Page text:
A few years ago, a studio executive invited me to pitch a TV idea to producer David Zucker, president of television for Scott Free, Ridley and Tony Scott’s thriving production company. The studio said if David liked the story, they would buy it for us to develop together. David politely listened to my pitch. I could tell right away it wasn’t for him. But instead of closing the meeting there, he decided to return the favor and pitched me an episodic show idea involving the U.S. Coast Guard. Not being a fan of episodic TV, I honestly had no clue how to approach the endeavor. It did, though, remind me of all the impressive news footage I’d seen of Coast Guard heroics during and after Hurricane Katrina.
This is when I spoke without really thinking:
“The only show I could imagine doing about the Coast Guard would be something like an old-fashioned disaster movie,” I said. “Like one of those big Irwin Allen pictures. Melodrama in the vein of The Poseidon Adventure.Only this would be a twenty-two episode TV show whipped over by a hurricane.”
“Expensive,” David whistled.
“You’re telling me?” I agreed.
Our meeting ended. I moved on and expected nothing at all to come from the conversation. The next day my TV agent called.
“They love your idea,” she said.
“Who loves what idea?” I retorted.
“Scott Free loves your disaster movie TV show. They want to meet again,” she said. “Oh. And there’s an actor they want you to meet who’s attached to their Coast Guard thing.”
“Who’s the actor?” I asked.
When I heard the actor’s name, my stomach flipped. For the sake of propriety, let’s call him Johnny Brylcreem. I’d never met the James-Dean-Marlon-Brando wannabe but was still quite familiar with the name, having heard plenty of horror stories from an attorney pal who’d once represented the trouble-making thespian. My friend finally dumped the young star and the fat commissions he was receiving because the talent didn’t outshine the hassle.
“Yeah,” I said. “Think Johnny’s on the life’s-too-short list.”
I explained my misgivings. Relayed some of the hair-raising tales I’d been privy too. She said she understood and would pass my regrets along to David Zucker and the studio who’d been so kind to put us together. And there it ended.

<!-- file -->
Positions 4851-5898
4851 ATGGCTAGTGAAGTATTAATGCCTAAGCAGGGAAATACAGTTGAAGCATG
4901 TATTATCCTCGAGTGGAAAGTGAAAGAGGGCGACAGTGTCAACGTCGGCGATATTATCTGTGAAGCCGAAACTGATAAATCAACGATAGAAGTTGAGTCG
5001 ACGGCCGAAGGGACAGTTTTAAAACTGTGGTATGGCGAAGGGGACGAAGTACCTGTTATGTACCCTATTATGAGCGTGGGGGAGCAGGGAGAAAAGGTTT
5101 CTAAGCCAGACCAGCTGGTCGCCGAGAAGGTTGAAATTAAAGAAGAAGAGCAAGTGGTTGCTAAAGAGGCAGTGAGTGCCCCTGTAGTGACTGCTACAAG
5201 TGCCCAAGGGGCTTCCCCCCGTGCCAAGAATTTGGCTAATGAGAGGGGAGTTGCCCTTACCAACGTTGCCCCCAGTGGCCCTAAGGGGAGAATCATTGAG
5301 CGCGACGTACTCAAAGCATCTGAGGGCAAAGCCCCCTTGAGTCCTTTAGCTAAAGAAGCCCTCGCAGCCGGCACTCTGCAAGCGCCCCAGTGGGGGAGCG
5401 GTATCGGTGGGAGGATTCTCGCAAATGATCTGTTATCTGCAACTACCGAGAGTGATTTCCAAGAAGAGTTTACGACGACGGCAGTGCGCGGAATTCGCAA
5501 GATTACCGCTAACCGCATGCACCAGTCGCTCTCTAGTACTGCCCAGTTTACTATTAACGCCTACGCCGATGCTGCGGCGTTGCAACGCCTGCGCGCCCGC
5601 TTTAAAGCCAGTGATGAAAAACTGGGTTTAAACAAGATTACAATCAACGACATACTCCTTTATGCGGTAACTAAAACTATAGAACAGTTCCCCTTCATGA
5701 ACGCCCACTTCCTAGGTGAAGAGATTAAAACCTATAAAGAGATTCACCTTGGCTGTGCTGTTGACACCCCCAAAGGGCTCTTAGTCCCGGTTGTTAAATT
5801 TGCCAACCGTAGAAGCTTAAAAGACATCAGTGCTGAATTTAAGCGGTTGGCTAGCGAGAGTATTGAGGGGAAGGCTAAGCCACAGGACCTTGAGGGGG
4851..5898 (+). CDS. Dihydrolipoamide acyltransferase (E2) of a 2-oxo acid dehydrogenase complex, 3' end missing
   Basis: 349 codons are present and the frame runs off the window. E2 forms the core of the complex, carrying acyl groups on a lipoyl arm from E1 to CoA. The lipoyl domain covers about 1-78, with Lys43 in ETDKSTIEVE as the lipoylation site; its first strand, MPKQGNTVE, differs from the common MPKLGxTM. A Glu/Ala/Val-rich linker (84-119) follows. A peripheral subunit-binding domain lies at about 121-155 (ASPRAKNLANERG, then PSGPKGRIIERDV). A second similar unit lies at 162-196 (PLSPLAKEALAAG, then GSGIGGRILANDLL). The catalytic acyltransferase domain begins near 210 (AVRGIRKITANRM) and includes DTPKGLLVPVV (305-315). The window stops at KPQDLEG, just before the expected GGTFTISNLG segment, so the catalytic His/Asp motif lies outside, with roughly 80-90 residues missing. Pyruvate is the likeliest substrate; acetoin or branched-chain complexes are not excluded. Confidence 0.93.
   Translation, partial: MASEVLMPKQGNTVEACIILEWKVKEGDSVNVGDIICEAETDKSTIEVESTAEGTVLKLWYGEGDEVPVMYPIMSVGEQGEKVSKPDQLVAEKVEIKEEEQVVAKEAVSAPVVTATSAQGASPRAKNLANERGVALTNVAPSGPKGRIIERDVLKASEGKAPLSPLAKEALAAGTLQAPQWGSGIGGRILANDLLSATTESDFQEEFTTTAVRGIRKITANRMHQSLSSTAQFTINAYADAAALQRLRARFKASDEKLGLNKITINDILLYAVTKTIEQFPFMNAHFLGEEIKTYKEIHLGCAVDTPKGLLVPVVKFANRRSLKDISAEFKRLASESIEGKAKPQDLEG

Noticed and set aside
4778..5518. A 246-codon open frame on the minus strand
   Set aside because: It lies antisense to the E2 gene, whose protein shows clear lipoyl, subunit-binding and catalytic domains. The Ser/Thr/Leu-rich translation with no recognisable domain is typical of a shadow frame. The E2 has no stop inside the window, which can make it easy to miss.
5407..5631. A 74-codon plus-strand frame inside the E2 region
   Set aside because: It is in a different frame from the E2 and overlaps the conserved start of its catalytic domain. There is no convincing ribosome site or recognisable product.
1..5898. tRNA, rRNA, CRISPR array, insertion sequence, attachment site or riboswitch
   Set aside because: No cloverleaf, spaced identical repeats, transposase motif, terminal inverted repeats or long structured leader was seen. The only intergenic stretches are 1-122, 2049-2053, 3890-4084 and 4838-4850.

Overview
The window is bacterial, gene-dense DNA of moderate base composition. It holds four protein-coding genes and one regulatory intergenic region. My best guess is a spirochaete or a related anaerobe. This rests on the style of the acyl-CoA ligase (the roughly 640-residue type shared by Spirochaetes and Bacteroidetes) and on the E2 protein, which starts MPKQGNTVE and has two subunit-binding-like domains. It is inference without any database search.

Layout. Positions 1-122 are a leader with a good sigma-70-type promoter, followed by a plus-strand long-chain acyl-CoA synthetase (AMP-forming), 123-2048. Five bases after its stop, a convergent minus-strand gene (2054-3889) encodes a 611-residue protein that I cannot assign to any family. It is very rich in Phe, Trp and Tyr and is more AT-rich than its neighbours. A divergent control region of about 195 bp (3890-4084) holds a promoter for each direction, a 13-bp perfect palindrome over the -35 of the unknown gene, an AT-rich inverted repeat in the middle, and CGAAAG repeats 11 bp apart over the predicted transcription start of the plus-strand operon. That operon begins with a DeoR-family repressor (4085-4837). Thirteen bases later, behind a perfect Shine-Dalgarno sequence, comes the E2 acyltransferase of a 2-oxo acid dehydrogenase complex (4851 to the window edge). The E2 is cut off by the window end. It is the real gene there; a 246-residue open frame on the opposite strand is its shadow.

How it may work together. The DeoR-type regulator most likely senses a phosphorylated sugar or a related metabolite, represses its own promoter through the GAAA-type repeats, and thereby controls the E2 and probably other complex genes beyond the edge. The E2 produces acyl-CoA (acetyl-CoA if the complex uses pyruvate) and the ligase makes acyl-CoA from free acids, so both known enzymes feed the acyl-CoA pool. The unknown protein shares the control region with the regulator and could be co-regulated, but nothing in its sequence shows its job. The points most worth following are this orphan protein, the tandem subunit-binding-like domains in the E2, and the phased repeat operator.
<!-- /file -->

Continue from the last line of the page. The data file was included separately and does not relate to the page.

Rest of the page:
Or so I thought.
A few weeks later I was happily on vacation in the southwest of Ireland. I recall I was alone at the time, hitting a bucket of golf balls to a wind-swept practice green when my cell phone trilled. On the other end was the studio executive who’d first introduced me to David Zucker.
“We really love your disaster movie serial,” she said.
“Nobody’ll make it,” I hedged, not really wanting to bring up Johnny Brylcreem. “Wayyyyy too expensive for a TV show.”
“Not too expensive for us,” she said. “It’s an event kind of show. And it’s exactly the kind of project we hoped to make with Scott Free.”
“Well,” I continued. “There’s another problem.”
As it turns out the studio exec had spoken to my agent and respected my issues concerning Mr. Brylcreem. At the same time, she added how much their sister network adored the star. So much so that the network president was convinced the actor could be the next Kiefer Sutherland.
“I get you,” I said. “But if a TV show is full of problems, why start off with a problem star before it’s even a script?”
Then she answered with a bit of truth I’ll never forget:
“Listen, Doug. If the show turns out to be a hit, tell me the actor who doesn’t turn into a problem star?”
Check and mate. If I were still determined to create a television show, then I would need to accept the obvious obstacles and potential personality clashes that came with the territory.
“Just meet the guy,” she recommended.
So I did just that.